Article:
I’ve just spent a few hours trying to solve this bug, so I’m publishing this so maybe it will help someone with this issue…
Assume that you’re working with a DLL/.so library through ctypes in Python, and this library allows you to set a callback for some other function. In my case, I was working with unrar.dll. The code was something among these lines:
UNRARCALLBACK = ctypes.WINFUNCTYPE(ctypes.c_int, ctypes.c_uint, ctypes.c_long, ctypes.c_long, ctypes.c_long) #in a class... RARSetCallback(self.handle, UNRARCALLBACK(self.callback_fn), 0) RARProcessFile(self.handle, RAR_TEST, None, None)
The first lines constructs the function prototype, the second sets the callback in a function of the DLL file, and the third calls a function in the DLL which will call the callback.
Can you spot the error?
The code worked fine in Python 2.5, but then I changed to 2.6 and it stopped working. I got a “WindowsError: exception: access violation reading…” (or writing) exception in the third call.
The reason, which is obvious in hindsight, is cleared explained in the docs:
Make sure you keep references to CFUNCTYPE objects as long as they are used from C code. ctypes doesn’t, and if you don’t, they may be garbage collected, crashing your program when a callback is made.
(Though it’s not explicit, it applies to WINFUNCTYPE objects too)
The WINFUNCTYPE object created in the second line no longer exists in the third line, so when the callback was called, it no longer pointed to a valid address. The solution is simple — just keep a reference to the object:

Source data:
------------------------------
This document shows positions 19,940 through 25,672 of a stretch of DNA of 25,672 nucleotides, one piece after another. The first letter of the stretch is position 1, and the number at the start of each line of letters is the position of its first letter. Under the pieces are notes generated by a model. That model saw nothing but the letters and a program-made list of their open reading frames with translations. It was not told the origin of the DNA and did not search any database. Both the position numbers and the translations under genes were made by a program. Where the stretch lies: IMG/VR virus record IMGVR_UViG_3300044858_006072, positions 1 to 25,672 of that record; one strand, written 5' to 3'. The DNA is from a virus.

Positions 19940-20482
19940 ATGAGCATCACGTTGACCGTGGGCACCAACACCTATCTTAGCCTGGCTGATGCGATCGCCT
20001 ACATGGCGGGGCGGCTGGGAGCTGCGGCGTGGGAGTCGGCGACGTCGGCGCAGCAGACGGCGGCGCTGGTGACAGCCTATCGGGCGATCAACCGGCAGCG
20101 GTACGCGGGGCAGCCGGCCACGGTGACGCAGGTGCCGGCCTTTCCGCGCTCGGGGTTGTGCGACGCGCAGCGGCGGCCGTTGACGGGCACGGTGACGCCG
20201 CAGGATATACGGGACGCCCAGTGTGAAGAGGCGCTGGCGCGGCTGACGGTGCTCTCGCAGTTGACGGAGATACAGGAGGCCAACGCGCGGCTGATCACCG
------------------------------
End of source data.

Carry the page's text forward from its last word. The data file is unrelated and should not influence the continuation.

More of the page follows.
UNRARCALLBACK = ctypes.WINFUNCTYPE(ctypes.c_int, ctypes.c_uint, ctypes.c_long, ctypes.c_long, ctypes.c_long) #inside a class... self.callback_ref = UNRARCALLBACK(self.callback_fn) RARSetCallback(self.rarFile.RAR._handle, self.callback_ref, 0) RARProcessFile(self.rarFile.RAR._handle, RAR_TEST, None, None)
The only mystery left is why the old code worked on 2.5!
Hah, I just got bit by this too! Thanks for pointing out the obvious.
Thank you for this post ! I also solved my bug ! It was also working on 2.5 but stopped working on 2.6. I think it is stricter in garbage collection. Keeping a global or instance reference to the callback solves the problem.
Thanks for keeping me from going crazy — very useful! Makes me remember how frustrating programming before google used to be 🙂
Thank you for this post 🙂 I got bit by this bug earlier and nearly pulled my hair out.
Thank you very much, this thing has drove me crazy the last 3 hours…
An old post, but very usefull.
Ah, so good to read this after a couple hours of frustration.